Yesterday Karuna Riazi’s debut middle-grade novel The Gauntlet hit shelves, a thrilling adventure story about 12-year-old hijabi Muslim girl Farah, her annoying but lovable little brother, Ahmad…and The Gauntlet of Blood and Sand, a board game gifted to Farah by her eccentric aunt that’s anything but safe. Farah and her friends are sucked inside the game’s dangerous world of Paheli, a Bangladeshi-influenced realm they must battle through to retrieve Ahmad. The book is a must-read release from Simon & Schuster’s Salaam Reads imprint, and today Riazi is sharing six of her own favorite YA reads starring Muslim protagonists.
Debut author Karuna Riazi has long looked for girls like her—a Native New Yorker, she’s Bangladeshi and Black, and grew up with a bustling, heady mix of family and cultures. But that kind of representation is rare on the page. She sees a lot of herself in Farah Mirza, the feisty but bookish hero of her middle grade debut, The Gauntlet, an inverted Jumanji with a hearty dose of Mughal and Middle Eastern influence, and one of the rare adventure stories to star a hijabi Muslim girl. Riazi says she’s also (finally!) seeing more diversity on the page in YA, especially when it comes to Muslim representation. Here are six YA reads with Muslim protagonists Riazi recommends you add to your TBR list right now!
Written in the Stars, by Aisha Saeed
When Naila falls in love with “the wrong boy,” her hopes and expectations for the future are destroyed by a nightmare, as she is whisked away to Pakistan and told she will be marrying a young man of her parents’ choice, whether she likes it or not. Aisha Saeed’s compellingly crafted look at forced marriage through the lens of Naila’s experiences and struggles (while staying away from a conflation of the heroine’s plight and the concept of arranged marriage on the whole) is both heart-wrenching and all too real.
Saints and Misfits, by S.K. Ali
Arguably the most anticipated of Salaam Reads’ upcoming titles for the 2017 cycle—and the first YA the imprint has lined up—this debut (already being compared to My So-Called Life) is full of heart and whimsy while tackling tough issues such as assault and its aftermath, and makes you reach for your Kleenex whether you want to or not. In Janna, S.K. Ali has created a heroine who is believable, speaks with the wit and world-weariness of the American Muslim teen, and will win you over with her strength, her faith, and her devotion to Flannery O’Connor. This is one you definitely do not want to miss.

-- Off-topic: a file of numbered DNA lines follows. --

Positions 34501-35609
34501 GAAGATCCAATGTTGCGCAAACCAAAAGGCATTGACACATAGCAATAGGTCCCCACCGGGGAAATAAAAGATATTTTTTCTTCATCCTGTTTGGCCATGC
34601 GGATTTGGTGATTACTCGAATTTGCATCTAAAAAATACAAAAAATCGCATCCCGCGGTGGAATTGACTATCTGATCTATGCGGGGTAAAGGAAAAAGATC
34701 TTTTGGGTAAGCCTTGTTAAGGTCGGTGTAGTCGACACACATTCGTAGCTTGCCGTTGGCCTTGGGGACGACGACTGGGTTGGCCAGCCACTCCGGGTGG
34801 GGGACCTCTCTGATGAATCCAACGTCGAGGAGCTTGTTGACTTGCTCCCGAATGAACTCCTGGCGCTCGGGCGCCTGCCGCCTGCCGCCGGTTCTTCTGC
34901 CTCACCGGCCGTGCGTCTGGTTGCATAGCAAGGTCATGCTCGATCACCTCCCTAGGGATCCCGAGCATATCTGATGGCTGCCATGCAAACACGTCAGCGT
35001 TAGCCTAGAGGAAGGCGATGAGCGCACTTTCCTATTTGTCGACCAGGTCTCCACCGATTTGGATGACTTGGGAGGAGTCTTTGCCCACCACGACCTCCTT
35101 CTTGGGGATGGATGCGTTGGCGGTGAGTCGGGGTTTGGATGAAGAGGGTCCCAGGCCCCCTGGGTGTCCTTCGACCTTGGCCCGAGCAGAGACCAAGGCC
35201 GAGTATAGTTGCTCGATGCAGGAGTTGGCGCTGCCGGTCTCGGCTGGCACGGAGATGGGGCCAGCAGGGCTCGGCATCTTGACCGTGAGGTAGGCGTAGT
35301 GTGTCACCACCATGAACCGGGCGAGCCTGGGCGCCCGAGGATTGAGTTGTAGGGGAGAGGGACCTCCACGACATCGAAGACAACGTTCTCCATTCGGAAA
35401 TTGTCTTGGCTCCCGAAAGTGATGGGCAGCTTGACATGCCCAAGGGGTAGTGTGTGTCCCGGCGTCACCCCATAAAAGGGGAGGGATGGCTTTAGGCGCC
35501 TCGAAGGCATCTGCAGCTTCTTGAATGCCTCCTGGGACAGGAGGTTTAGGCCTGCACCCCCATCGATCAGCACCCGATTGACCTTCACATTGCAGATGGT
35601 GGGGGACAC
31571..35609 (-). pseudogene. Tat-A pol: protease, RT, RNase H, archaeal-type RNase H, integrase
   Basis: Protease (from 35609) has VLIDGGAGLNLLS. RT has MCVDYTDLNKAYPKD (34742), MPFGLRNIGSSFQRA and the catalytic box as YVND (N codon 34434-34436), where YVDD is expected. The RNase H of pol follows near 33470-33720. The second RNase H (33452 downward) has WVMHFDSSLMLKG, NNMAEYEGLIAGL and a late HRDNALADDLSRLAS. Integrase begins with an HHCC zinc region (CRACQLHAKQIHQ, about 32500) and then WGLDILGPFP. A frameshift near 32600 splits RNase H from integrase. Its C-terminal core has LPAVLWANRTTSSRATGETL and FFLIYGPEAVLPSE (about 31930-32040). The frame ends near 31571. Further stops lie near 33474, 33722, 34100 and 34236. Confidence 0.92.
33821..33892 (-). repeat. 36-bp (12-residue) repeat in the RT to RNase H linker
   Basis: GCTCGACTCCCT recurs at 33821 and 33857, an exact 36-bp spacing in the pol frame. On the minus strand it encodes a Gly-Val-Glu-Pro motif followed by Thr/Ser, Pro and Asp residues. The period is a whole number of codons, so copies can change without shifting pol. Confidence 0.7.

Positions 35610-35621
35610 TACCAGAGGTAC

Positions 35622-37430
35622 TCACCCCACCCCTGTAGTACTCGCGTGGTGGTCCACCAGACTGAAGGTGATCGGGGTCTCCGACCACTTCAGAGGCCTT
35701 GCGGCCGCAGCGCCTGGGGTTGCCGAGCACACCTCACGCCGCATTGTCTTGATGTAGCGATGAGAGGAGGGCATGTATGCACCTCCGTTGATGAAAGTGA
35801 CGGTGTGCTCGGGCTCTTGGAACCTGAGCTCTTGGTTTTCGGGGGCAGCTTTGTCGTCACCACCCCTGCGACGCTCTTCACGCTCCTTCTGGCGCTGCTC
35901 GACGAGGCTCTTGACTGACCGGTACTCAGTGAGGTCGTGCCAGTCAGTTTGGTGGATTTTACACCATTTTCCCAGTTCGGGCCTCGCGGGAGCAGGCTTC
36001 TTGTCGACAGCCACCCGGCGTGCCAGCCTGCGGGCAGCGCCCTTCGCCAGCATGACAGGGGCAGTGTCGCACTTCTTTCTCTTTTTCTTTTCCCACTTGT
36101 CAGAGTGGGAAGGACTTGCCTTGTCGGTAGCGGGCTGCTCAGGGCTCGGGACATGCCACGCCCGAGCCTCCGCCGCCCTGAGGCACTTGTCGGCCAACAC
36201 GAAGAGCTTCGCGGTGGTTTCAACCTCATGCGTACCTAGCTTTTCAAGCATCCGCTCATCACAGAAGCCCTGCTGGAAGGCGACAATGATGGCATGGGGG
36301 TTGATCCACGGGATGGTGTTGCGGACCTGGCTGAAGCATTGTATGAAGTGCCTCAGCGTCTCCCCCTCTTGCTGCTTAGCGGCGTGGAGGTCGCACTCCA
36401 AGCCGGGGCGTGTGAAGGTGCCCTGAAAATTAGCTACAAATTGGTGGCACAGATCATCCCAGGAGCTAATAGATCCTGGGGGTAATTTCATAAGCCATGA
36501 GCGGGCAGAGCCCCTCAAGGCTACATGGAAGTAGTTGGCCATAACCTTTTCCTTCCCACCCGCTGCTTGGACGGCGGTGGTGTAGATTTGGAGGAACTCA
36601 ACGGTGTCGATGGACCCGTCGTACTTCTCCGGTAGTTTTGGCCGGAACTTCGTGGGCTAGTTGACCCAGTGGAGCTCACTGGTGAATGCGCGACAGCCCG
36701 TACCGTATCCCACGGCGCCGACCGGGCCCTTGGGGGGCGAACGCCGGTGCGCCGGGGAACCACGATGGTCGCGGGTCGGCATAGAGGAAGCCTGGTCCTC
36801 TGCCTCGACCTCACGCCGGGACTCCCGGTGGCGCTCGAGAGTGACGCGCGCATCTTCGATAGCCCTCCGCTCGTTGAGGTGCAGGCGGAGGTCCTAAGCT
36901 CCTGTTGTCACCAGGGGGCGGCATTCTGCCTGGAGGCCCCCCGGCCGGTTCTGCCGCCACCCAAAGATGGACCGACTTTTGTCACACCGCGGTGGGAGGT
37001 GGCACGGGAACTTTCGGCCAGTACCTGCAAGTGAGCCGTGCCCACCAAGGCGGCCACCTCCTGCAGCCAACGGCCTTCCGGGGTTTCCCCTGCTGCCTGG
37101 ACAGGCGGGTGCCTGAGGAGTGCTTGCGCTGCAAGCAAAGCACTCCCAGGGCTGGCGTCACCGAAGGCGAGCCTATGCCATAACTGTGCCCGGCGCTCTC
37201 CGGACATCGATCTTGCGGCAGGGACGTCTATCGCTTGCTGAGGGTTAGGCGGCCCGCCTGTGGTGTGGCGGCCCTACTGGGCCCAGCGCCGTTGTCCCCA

That Thing We Call A Heart, by Sheba Karim
So this sounds like everything you want in the book that will be your summer jam. Cute boy? Check. Stress and strife while reconnecting with a best friend who happens to have her reservations about the cute boy? Check. Oh, and wait, Urdu poetry ending up as a conduit for figuring out what love really is? Check, check, check! This is the type of formula that will end up with you not at all surprised when you hear about the blockbuster movie deal.
The Authentics, by Abdi Nazemian
Daria Esfandyar is your average Iranian American girl—proud of her background and her family, and determined to keep it real. At least, until she stumbles onto some very shocking secrets about her past (namely, that she was adopted) and has to reassess just how much she knows about who she is and where she comes from. This sounds like it’s going to be a juicy, fun read while remaining aware of the ground it needs to cover and respectful of the issues at hand.
Ms. Marvel, by G. Willow Wilson
This isn’t really a traditional YA in the way you might expect, but Ms. Marvel is arguably the most legitimate, recognizable, and universally loved Muslim character on the shelves at the moment. Written and developed by two Muslim women, G. Willow Wilson (also respected for her works in adult fiction) and Sana Amanat, this comic series deftly switches gears between its expected superhero arcs and commentary on being an American Muslim teen.
And one that’s coming next year…
Mirage, by Somaiya Daud
If you’ve been in the YA community long enough, you’ve likely experienced Somaiya Daud’s tongue-in- cheek discourse or remarkable knowledge of classic Islamic folklore and the Arabian Nights, and maybe even been part of a late-night discussion on the validity of dark magical girl narratives. Hopefully, that was enough to get you excited for her debut, which promises to be an incredible Moroccan-inspired adventure featuring a powerful princess’s body double and a palace full of deadly secrets (and, knowing Somaiya, hopefully some intense romantic encounters, too).